“Remember me as you walk by, as you are now so once was I. As I am now, soon you must be, so walk on by but think of me.” This is the greeting that welcomes visitors to the Gibson Bayou Church and Cemetery in Crittenden County, Arkansas. 

I have walked among the tombstones of Gibson Bayou Cemetery many times and I have had the humble honor of putting to rest a few folks in what is commonly referred to as the “High Ground.” It is high ground because it sits at a higher elevation than most of the surrounding land and through many floods it seldom flooded. 

Walk through the cemetery grounds and the residents tell their stories. Their lives reflect our lives. Accidents, disease, great difficulties, murders, crimes of passion, trickery, resolve, those who overcame trials and tribulations and those who succumbed – they all help tell the story of humanity – our story. 

We can know historical facts, events, and about people, but the most important piece to understanding someone else is knowing the person’s motives and intentions for saying or doing something. Can we really know what is in a person’s heart? The Bible says no, we cannot. 

“But the LORD said to Samuel, "Do not look at his appearance or at the height of his stature, because I have rejected him; for God sees not as man sees, for man looks at the outward appearance, but the LORD looks at the heart." (1 Samuel 16:7) 

Jesus, talking about forgiveness said, "Do not judge so that you will not be judged. For in the way you judge, you will be judged; and by your standard of measure, it will be measured to you.” (Matthew 7:1-2) Was Jesus saying we should not judge others? 

Jesus was teaching to keep us from sinning and discarding people for their actions or words. The key phrase, I believe, it “… and by your standard of measure, it will be measured to you.” How fair, equal, harsh, grudgingly, or freely we judge others will be how we are judged. We judge others more harshly than we judge ourselves. There is a difference in our judgment.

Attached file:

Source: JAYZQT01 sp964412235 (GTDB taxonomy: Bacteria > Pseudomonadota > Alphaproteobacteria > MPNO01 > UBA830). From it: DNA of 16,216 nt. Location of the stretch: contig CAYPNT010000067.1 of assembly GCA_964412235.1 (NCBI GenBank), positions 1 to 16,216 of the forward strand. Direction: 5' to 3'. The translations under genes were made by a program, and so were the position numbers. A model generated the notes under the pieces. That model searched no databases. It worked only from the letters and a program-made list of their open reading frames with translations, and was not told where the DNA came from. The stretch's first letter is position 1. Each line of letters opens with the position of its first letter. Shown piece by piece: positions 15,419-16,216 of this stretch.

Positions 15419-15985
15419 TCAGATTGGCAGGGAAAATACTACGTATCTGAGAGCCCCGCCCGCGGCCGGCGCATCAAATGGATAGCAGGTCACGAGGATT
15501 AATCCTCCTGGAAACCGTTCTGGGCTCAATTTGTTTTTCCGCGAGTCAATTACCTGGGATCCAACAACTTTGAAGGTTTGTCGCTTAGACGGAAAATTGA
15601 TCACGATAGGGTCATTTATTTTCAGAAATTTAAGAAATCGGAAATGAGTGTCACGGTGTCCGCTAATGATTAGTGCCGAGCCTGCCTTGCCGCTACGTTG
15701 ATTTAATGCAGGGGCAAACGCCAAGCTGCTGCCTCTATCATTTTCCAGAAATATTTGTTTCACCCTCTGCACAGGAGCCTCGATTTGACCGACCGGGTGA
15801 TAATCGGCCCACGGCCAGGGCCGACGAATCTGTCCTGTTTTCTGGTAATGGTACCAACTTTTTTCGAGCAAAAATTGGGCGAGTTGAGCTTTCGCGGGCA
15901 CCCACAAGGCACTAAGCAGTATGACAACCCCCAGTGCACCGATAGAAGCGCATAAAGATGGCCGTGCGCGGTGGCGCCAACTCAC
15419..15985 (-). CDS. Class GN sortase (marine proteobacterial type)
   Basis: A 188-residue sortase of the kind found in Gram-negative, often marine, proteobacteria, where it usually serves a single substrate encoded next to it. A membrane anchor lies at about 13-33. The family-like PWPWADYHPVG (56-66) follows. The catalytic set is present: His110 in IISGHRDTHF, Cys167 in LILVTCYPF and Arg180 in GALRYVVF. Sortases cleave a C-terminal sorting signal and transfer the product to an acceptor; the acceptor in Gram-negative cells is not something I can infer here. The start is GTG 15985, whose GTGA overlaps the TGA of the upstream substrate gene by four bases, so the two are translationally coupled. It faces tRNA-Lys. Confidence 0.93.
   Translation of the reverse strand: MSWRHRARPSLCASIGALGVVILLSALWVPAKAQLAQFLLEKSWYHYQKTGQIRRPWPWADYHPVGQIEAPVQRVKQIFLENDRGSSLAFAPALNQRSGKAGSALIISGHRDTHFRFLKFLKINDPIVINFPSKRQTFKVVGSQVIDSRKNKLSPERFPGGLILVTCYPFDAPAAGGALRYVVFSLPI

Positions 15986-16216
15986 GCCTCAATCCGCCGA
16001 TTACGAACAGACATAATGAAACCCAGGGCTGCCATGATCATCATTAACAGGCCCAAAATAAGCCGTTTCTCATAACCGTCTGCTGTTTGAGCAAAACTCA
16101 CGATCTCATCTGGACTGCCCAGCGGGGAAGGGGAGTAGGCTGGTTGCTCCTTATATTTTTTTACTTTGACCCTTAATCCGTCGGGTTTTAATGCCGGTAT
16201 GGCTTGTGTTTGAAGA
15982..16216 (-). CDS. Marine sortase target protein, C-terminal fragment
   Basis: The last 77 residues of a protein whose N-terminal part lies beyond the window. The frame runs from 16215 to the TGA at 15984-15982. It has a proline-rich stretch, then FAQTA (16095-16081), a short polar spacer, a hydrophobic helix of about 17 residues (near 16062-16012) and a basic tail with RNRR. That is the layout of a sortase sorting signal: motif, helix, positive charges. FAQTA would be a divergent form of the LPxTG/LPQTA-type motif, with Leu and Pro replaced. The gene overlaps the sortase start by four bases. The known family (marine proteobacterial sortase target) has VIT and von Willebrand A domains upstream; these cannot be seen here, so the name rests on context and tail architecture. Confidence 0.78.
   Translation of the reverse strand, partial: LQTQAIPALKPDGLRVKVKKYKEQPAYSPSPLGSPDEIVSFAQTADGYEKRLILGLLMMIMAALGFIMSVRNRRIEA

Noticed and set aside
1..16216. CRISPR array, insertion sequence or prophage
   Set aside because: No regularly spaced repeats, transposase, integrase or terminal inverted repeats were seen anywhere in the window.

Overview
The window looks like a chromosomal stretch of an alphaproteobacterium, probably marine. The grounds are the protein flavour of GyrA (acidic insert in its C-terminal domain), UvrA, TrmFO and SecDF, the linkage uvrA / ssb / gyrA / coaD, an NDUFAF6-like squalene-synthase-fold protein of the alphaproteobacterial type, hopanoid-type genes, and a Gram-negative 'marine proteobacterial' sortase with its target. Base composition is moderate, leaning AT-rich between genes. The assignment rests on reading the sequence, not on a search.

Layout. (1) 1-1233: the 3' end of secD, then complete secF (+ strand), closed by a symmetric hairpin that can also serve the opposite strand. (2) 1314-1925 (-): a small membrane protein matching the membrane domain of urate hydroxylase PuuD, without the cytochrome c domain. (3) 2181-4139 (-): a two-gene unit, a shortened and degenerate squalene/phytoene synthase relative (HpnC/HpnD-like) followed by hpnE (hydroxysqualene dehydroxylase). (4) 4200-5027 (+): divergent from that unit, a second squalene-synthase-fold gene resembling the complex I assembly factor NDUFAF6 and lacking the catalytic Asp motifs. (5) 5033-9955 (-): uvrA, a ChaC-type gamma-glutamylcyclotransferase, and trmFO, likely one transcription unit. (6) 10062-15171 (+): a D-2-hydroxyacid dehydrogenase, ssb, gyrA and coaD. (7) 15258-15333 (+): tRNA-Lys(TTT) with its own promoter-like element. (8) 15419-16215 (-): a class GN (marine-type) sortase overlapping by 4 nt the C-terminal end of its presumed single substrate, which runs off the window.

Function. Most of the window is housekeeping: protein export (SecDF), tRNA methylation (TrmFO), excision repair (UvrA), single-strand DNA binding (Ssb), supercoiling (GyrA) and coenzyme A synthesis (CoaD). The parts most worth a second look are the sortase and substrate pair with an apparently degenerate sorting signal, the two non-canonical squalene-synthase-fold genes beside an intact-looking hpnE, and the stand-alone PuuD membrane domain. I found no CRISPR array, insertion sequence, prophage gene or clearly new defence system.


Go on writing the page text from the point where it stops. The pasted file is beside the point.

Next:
We judge ourselves based on our intentions and motivation. However, we judge others on their results or consequences. We ask rhetorical questions (speaking of others) “Why did she do that?” or “I don’t understand why he did that; I would never do such a thing.” We may not ever do what the other person did, but we each have the capability and given the right time, right circumstances we each do the very thing we protest about others. 

Jesus was teaching that when we judge other’s we are to be very careful - how we judge others, (no grace, no mercy, no forgiveness, but with anger, vitriol, and harshness) is how we will be judged. This gives us reason to ask God to help us to forgive others and ourselves. We need to ask God to show us who we have not forgiven, why have not we forgiven and then lead us to forgive. 

I need grace, mercy, and forgiveness in my life so I do give grace, mercy, and forgiveness to others. Forgiveness provides more benefits to the one forgiving than the one being forgiven. 

Forgiving does not wipe the slate clean. Forgiving is not approving of what a person did. Forgiveness does not magically do away with the damage left behind, the anger and the consequences others must endure. It does not bring back someone from death – it does not restore what was lost but what it does is free the one held captive by unforgiveness and to the one who wronged us. 

When we offer forgiveness to others (Even if they do not ask for forgiveness) we are more like Jesus and this glorifies and honors Him and this changes and strengthens us. 

What will you receive when you forgive others? Freedom. Freedom from anger, worry, self-righteousness, better physical health and a mind set free to pursue your life and not someone else’s life. More importantly, when we forgive others, we become more like Jesus Christ. 


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